The sectional easing or tank, by being permanently and securely bolted to a frame, is given additional strength, while capable of being readily removed from the wheel or carrying frame when desirable for repairs without necessitating the dismemberment of the parts other than separating the two frames, which capacity, owing to the necessity of preserving absolutely tight joints in all the parts subject to the corrosive action of the acids or liquids, is very desirable.
The inlet and outlet openings or orifices for filling and discharging the cylindrical vessel or tank are arranged upon the upper side, to avoid the necessity of using valves or stopcocks, which would be comparatively useless, as far as preventing leakage is concerned, in an acid-conveyer constructed as described, and also to prevent the liquid or acid from jolting out by the motion of the vehicle.
The inlet feed-opening E is of suflicient size to permit of the rapid filling of the vessel, and also to afi'ord a view of the interior thereof, in order to observe the rise of the liquid in the vessel, and enable the operator to stop or determine the flow when the vessel has been sutficiently charged. A suitable indicator. however, may be employed to show the amount of acid in the vessel. This opening is surrounded by a raised flanged collar, H. secured to the outside of the casing, and suitably lined or rendered acid-proof, the collar or opening being closed when desired, or during transportation, by a suitable acid-proof covering plate or lid, h, which is held firmly to its seat by a suitable clamp-frame, 'i, and set-screw l, of well-known construction.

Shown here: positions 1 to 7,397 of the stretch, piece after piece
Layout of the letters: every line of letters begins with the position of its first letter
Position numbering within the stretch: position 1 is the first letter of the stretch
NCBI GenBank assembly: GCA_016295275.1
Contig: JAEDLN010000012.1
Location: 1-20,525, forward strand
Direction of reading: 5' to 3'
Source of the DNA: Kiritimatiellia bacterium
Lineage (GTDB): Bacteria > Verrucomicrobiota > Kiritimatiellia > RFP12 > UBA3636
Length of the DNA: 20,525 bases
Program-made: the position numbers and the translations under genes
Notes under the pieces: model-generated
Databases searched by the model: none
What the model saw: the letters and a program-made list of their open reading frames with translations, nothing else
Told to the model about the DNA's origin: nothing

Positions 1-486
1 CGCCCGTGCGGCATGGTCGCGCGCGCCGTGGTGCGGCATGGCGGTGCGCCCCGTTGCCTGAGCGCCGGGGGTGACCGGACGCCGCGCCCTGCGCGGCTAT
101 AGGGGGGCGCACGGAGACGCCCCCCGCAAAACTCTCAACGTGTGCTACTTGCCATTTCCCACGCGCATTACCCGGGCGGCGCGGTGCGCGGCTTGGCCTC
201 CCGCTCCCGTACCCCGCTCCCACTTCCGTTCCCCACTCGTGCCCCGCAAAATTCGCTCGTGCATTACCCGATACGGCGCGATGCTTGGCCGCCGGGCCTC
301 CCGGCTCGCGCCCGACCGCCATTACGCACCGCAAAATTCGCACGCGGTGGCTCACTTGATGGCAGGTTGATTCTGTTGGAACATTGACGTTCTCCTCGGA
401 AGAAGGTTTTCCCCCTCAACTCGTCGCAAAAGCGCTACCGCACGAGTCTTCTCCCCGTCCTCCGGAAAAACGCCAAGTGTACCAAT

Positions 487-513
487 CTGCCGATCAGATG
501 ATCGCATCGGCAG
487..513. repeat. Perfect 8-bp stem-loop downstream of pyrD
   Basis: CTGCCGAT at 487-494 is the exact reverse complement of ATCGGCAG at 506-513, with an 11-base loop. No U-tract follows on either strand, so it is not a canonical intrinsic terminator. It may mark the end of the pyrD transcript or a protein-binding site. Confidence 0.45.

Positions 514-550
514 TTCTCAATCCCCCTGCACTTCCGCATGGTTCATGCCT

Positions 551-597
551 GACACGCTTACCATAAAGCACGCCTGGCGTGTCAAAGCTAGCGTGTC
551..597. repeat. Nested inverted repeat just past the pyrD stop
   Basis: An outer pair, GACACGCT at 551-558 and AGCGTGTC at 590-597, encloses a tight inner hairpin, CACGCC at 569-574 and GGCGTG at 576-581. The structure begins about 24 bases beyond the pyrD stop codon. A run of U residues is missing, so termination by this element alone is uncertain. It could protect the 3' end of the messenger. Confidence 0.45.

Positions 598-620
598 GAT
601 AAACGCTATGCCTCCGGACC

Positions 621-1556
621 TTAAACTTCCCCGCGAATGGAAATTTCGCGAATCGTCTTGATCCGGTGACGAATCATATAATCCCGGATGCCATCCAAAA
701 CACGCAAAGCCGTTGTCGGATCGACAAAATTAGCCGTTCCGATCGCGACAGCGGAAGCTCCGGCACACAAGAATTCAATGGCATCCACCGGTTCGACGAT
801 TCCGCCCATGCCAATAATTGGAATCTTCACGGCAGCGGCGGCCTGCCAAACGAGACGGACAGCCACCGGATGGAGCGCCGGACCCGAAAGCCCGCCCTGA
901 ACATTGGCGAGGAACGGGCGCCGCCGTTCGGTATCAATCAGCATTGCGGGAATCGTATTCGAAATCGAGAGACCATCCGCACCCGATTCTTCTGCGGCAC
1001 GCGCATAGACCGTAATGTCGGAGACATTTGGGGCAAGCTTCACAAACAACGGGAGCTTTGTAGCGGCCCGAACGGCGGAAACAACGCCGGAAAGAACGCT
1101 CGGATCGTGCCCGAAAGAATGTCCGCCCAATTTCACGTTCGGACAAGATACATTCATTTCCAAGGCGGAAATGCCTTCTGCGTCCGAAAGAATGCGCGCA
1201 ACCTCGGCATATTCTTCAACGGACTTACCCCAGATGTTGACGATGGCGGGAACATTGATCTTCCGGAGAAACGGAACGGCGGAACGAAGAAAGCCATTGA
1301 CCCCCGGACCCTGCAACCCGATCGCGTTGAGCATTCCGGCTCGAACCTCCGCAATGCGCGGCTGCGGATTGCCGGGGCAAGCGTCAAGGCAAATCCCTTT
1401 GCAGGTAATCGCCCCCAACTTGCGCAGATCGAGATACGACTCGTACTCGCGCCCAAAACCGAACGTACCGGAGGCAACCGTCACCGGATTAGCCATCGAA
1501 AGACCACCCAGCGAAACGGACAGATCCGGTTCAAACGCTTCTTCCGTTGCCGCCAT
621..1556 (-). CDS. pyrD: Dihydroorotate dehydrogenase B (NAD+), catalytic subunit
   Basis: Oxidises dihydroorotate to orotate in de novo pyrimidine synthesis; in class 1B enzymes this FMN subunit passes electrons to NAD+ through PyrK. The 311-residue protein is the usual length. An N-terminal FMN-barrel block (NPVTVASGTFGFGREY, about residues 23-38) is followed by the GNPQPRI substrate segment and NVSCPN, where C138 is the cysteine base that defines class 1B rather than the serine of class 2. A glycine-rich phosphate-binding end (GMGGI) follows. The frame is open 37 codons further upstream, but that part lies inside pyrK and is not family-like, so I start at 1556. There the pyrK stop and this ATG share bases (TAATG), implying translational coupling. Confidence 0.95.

In addition to the feeding-inlet opening, I preferably provide the cylinder with an inlet opening or orifice, G, for the entrance of air to compel the discharge of the liquid, when necessary, through the discharge-opening, hereinafter to be mentioned, either by the use of a forcing-pump or automatically by atmospheric pressure upon the principle of the siphon, as may be desirable or necessary. This air-opening G is surrounded by a tube or collar, L, provided with a pipe, M, for attaching the force-pump, if such is used, both tube and pipe having an acid-proof lining. The said collar and pipe also prevent accidental jolting out or escape of the acid, which might occur were the opening in the cylinder not provided therewith.
It will be obvious that but one inlet-opening is necessary in order to constitute both the feed-opening and the orifice for the admission of air when discharging; but I prefer the construction described.